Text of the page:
patients with long standing disease. HRCT scans show a distinctive combination of ground glass
opacities, small centrilobular nodules and mosaic attenuation.
change is seen in about half of patients. In patients with honeycomb change the findings may be
indistinguishable from usual interstitial pneumonia.
Prognosis for hypersensitivity pneumonia is variable.  Antigen avoidance is the
cornerstone of therapy and is often curative in patients for whom a specific antigen source is
identified, assuming the absence of established fibrotic lung disease at the time of diagnosis.
Corticosteroids are useful in accelerating the rate of recovery but do not affect long term outcome
independent of eliminating antigenic exposure.
Lung function improves over a period of
months and years, but abnormalities may persist in as many as twenty to forty percent of
Disease-specific mortality rates in chronic hypersensitivity pneumonia range
from ten to nearly thirty percent.
Repeated symptomatic attacks, older age,
cigarette smoking, and the presence of established fibrosis and honeycomb change at the time of diagnosis
are associated with a more aggressive course.
Chronic interstitial pneumonia is the lesion most frequently described in subacute and chronic
hypersensitivity pneumonia and is present in nearly all cases.
magnification, alveolar septa are expanded by an infiltrate of mononuclear inflammatory cells accentuated
around bronchioles. The inflammatory infiltrate is composed mainly of lymphocytes, plasma cells, and
histiocytes which are occasionally admixed with eosinophils and neutrophils. Epithelioid histiocytes
predominate only focally, usually around the airways, and impart a subtle and vaguely granulomatous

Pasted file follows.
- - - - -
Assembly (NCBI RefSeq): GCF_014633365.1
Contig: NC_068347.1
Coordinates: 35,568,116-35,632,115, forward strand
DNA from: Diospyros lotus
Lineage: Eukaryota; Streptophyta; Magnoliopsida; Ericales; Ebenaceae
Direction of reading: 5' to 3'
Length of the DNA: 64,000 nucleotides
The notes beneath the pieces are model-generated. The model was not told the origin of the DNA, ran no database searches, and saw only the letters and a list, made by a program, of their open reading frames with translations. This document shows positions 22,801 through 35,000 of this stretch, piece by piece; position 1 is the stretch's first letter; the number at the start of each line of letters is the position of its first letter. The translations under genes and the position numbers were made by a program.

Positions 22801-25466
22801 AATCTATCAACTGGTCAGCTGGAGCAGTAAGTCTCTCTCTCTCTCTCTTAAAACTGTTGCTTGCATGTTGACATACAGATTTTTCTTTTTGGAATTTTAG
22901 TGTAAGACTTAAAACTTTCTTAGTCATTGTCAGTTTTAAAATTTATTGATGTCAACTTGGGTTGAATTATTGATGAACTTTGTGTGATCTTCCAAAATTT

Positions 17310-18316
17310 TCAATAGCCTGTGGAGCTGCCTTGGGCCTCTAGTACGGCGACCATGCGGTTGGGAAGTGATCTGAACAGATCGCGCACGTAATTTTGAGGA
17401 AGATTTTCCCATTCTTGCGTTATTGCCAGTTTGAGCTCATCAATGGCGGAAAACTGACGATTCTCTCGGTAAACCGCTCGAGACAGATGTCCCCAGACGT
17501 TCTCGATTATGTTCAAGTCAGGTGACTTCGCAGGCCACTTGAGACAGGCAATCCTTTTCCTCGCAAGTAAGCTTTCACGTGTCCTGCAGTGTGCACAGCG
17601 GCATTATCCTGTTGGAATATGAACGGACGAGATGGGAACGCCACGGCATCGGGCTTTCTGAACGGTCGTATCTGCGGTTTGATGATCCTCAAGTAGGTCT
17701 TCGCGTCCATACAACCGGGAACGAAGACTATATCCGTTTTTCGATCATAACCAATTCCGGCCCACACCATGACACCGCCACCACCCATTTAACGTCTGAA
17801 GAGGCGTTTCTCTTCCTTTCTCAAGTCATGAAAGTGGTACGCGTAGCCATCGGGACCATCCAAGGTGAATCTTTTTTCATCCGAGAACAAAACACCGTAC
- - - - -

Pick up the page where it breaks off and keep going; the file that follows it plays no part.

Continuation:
appearance to the inflammatory infiltrate. Well formed granulomas are rare. Isolated multinucleated
giant cells occur frequently in hypersensitivity pneumonia and in a minority of cases may represent a
striking feature. Giant cells often contain various nonspecific cytoplasmic inclusions identical to
those seen in sarcoidosis such as Schaumann bodies, asteroid bodies, cholesterol clefts, and birefringent
calcium salts. Granulomatous features, although seen in the majority of patients with hypersensitivity
pneumonia, may be absent in as many as thirty percent of surgical lung biopsies.  In
advanced cases the changes are less characteristic and consist mainly of bland interstitial fibrosis and
honeycomb change. 
Chronic bronchiolitis is a consistent finding in hypersensitivity pneumonia and is usually present in
the form of a cellular peribronchiolar infiltrate, often accompanied by lymphoid aggregates.
The degree of airway inflammation is proportional to the associated interstitial
pneumonia.  Organizing pneumonia ("bronchiolitis obliterans") is present about half the time
and is characterized by polypoid plugs of intralumenal fibroblastic tissue indistinguishable from
organizing pneumonia in other contexts.
Clusters of finely vacuolated, foamy
alveolar macrophages within peribronchiolar interstitium and air spaces is a conspicuous feature in some
cases and is attributable to small airway dysfunction, reflecting microscopic obstructive ("endogenous
Hot Tub Lung